UN officials on Friday said they will resume their suspended humanitarian aid operations in Gaza as soon as possible, based on assurances from the Defense Ministry that aid workers be better protected.

A spokesperson for the Defense Ministry's Coordination of Government Activities in the Territories office said that Israel and the UN have come to a new agreement regarding the UN's relief work in Gaza.

UN spokeswoman Michele Montas said the Israeli military told senior UN officials at a high-level meeting at Defense Ministry headquarters in Tel Aviv that they deeply regretted the incidents that led the UN to suspend aid deliveries in the Gaza Strip on Thursday.

The UN halted movement of staff and deliveries to the Gaza Strip on Thursday after gunfire from an Israeli tank killed one aid truck driver and injured two others, Montas said. The international Red Cross also said it would restrict activities after one of its drivers was injured in a similar incident.

The UN received credible assurances that the security of UN personnel, installations, and humanitarian operations would be fully respected including undertakings of improved liaison and more effective internal coordination within the IDF, Montas said, using the initials of the Israeli Defense Force.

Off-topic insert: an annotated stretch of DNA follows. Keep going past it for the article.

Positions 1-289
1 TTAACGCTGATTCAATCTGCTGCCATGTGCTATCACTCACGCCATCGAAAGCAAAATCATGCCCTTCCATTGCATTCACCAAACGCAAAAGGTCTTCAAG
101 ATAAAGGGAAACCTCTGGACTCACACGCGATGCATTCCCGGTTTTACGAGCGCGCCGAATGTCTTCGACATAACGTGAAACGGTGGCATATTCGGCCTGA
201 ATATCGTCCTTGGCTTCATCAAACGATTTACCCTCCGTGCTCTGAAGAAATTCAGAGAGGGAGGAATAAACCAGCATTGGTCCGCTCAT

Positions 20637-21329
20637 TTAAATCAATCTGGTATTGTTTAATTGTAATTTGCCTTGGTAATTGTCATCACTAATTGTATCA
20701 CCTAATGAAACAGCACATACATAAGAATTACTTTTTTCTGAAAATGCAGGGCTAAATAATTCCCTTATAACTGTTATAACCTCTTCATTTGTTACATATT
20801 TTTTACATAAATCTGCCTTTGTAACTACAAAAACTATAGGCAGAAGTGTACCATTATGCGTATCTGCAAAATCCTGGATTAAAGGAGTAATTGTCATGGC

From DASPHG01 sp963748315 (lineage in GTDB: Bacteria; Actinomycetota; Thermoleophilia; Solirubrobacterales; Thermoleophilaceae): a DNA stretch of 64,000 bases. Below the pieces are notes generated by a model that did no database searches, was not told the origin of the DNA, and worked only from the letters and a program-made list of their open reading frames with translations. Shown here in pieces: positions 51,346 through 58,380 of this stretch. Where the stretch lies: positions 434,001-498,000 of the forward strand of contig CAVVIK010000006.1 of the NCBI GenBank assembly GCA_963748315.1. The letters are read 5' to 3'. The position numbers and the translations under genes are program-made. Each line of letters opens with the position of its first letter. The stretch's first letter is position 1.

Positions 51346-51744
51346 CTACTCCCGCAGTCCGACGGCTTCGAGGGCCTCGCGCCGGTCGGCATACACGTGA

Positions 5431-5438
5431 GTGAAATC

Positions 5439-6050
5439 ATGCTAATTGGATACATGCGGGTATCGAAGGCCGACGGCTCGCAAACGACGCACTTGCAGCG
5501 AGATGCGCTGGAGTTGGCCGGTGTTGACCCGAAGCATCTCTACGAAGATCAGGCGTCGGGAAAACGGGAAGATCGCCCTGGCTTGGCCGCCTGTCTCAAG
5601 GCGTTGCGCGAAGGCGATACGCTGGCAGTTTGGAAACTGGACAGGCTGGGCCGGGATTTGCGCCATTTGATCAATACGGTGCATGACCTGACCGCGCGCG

"On this basis, UN staff movements suspended yesterday will resume as soon as possible," she said.

UN humanitarian chief John Holmes called the announcement very good news and said the Israeli assurances were "exactly the assurances that we're seeking."

Holmes stressed that not all UN operations in Gaza were suspended - only those involving the movement of vehicles, which restricted aid deliveries.

UN staff in clinics and shelters, for example, remained on the job, he said.

"We hope now that all operations will be able to resume insofar as they can be carried out in the circumstances that we have - which is very limited to start," Holmes said.

"That's because not enough goods are coming in, and the goods cannot be distributed even now because the trucking company which does that has also suspended its operations," he said. "Whether they will be able to now resume, I don't know."